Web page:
Yesterday I saw great blue heron fly into a nearby bog – the first thud. I call this one the ‘dark god’ because usually when I see a heron I can expect some personal difficulty to arise (it is ironic that I find these birds so beautiful). Later, on the phone with my son, I witnessed and dimly registered the retreating male grouse as a deadly mother – son conversation unfolded. The birds’ combined presence in one day: the heron, and later, the grouse (the one bird I associate with my son) retreating behind the fence as I was on the phone speaking with him revealed the eventual outcome before it occurred.


Desertion in time of need.


The appearance of these two birds also indicated that nothing I could have done would have mattered.


The script had already been written.


The reader is probably wondering how this happens. Here is one possibility: the soul aspect of an animal that is closely connected to a particular person might be constellated during a time of positive or negative emotional intensity. I define soul as the invisible bodily aspect of self – it’s personal – not transpersonal – that can move through the space between a human and a human or a human and an animal that an individual has a relationship with. Or both. The strength of relationship is key to this form of communication, which can also be termed telepathic. In this case I was familiar with the grouse as a bird that was tied to my son’s life in an intimate way. The birds’ behavior preceded my son’s actual rejection, which didn’t actually occur until hours after the phone call ended.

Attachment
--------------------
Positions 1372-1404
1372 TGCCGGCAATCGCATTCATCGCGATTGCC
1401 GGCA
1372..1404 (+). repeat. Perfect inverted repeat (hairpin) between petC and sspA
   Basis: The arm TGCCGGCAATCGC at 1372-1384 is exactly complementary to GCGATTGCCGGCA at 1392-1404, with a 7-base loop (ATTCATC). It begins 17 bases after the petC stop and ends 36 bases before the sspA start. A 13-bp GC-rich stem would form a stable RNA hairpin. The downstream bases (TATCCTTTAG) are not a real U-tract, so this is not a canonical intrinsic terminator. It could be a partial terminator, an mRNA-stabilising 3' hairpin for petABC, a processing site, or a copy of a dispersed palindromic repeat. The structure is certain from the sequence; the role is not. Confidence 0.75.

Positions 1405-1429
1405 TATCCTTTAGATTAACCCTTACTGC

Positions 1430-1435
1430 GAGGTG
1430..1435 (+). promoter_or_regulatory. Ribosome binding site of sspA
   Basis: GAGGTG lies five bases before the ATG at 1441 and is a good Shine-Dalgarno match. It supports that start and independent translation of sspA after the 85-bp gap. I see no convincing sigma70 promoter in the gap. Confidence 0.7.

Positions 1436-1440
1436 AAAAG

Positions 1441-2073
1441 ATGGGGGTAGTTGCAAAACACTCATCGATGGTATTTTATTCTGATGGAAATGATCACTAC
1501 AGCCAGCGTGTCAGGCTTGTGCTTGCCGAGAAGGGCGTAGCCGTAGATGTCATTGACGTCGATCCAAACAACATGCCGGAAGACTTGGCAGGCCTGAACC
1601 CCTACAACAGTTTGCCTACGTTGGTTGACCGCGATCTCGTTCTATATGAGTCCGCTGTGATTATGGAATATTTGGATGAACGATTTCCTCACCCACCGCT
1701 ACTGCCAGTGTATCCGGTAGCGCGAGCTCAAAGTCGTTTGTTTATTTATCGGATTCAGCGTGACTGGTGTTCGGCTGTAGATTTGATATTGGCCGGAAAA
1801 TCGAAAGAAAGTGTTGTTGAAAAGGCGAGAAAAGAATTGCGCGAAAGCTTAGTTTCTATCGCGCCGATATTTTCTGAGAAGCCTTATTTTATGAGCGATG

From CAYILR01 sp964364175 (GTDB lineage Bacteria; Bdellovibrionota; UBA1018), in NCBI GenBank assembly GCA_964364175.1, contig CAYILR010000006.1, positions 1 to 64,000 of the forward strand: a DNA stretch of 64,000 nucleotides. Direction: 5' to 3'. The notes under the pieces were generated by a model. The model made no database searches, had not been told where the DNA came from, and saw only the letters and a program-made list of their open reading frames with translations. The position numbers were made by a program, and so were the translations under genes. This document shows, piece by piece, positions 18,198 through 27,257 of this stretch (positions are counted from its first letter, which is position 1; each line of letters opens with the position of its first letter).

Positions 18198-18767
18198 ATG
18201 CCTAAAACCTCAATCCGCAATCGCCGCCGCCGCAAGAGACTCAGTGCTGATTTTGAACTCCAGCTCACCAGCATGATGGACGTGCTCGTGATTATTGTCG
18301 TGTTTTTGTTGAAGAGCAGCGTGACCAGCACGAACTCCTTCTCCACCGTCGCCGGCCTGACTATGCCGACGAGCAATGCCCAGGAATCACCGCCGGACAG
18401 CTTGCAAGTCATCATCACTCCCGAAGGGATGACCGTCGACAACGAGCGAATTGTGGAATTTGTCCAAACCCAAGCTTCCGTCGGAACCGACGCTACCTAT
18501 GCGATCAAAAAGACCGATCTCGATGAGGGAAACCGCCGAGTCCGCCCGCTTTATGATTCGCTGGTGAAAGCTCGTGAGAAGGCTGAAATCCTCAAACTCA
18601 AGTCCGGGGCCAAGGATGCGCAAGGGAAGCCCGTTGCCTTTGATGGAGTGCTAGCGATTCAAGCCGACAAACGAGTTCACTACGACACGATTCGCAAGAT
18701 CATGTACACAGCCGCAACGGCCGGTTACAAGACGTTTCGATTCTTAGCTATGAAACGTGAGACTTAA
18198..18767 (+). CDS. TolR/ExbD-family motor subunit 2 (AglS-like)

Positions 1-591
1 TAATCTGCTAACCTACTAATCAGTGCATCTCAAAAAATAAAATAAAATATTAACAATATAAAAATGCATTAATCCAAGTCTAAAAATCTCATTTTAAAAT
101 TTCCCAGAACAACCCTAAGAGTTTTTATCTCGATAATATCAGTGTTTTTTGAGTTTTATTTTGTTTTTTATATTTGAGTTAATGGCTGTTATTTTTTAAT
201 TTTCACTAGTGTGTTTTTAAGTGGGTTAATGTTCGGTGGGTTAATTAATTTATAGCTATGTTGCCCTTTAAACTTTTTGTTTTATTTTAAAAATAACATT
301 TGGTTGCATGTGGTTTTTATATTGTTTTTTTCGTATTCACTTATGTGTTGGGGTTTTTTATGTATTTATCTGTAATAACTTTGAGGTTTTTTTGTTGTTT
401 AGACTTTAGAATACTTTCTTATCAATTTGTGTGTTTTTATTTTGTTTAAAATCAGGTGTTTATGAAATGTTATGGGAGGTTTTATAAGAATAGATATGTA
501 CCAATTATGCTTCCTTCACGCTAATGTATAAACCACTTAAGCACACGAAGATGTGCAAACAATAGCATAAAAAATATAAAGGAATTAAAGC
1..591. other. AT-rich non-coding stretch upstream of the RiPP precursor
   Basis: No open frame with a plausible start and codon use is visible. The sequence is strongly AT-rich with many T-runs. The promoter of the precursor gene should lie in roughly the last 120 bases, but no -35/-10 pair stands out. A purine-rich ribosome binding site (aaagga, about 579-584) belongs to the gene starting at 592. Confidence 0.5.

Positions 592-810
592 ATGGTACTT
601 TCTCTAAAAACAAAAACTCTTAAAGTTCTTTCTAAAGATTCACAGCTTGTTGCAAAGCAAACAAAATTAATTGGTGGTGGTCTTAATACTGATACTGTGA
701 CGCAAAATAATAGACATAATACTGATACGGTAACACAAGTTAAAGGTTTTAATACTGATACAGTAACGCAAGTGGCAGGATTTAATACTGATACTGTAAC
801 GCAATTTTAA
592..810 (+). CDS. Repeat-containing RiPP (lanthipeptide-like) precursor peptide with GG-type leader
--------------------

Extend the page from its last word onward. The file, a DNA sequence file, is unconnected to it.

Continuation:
It is my experience that heightened awareness allows us to read Nature much like we would read a book and that what we have to do is to pay close attention to our relationships (either positive or negative) with our non – human relatives, something I do as a matter of habit during the course of each day. I note that these occurrences also seem to increase in frequency and peak during times of natural power like solstices and equinoxes. So it is not surprising to me that this incident occurred so near the summer solstice, a time of almost blinding light.